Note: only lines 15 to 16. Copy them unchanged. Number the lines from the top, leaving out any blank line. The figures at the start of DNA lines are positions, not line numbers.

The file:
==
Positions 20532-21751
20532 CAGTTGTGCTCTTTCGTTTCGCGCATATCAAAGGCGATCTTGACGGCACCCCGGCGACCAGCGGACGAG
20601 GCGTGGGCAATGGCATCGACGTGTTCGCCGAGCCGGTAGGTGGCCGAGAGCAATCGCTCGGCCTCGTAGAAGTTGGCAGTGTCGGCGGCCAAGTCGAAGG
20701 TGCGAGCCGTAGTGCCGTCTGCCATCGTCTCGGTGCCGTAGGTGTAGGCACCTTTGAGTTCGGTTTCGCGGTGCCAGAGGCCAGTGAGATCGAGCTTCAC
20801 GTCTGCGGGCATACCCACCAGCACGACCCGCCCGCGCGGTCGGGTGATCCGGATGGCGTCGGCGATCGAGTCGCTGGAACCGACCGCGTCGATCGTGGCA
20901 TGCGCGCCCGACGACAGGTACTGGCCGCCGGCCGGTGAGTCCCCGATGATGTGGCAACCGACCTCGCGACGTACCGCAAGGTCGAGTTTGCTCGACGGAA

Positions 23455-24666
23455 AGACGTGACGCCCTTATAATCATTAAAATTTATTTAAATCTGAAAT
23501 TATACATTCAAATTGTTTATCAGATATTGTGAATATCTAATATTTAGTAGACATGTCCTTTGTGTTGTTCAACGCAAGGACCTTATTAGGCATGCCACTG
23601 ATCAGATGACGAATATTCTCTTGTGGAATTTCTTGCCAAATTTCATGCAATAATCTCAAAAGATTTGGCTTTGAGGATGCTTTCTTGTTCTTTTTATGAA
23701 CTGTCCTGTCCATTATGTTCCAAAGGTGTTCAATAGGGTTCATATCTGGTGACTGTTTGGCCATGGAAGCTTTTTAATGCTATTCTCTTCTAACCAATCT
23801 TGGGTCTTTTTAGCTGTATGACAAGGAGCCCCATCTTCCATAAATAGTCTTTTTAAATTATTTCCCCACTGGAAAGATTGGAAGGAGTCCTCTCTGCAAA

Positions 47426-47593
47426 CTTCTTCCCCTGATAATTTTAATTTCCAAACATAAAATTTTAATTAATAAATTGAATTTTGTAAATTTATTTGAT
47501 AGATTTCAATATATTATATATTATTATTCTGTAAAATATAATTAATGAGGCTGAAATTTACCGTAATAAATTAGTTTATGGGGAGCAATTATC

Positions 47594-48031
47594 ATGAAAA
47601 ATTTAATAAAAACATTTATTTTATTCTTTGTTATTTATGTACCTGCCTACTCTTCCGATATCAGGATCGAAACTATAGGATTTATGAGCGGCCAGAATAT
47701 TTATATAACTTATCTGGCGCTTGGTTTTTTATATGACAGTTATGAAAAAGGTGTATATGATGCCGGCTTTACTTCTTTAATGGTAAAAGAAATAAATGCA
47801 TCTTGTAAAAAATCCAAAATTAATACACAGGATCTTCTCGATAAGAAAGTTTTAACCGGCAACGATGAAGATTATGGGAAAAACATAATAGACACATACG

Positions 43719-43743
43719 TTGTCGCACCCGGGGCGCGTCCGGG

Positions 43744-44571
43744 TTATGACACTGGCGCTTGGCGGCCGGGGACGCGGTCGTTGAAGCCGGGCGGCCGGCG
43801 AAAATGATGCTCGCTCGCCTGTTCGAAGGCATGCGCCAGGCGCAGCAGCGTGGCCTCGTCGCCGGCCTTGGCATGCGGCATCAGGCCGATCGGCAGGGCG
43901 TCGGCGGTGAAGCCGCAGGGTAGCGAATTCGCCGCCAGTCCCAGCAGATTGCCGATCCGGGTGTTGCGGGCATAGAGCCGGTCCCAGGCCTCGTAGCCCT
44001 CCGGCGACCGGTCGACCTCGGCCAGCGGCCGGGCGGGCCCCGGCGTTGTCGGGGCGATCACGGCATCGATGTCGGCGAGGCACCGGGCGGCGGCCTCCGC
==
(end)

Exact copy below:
47501 AGATTTCAATATATTATATATTATTATTCTGTAAAATATAATTAATGAGGCTGAAATTTACCGTAATAAATTAGTTTATGGGGAGCAATTATC

Positions 47594-48031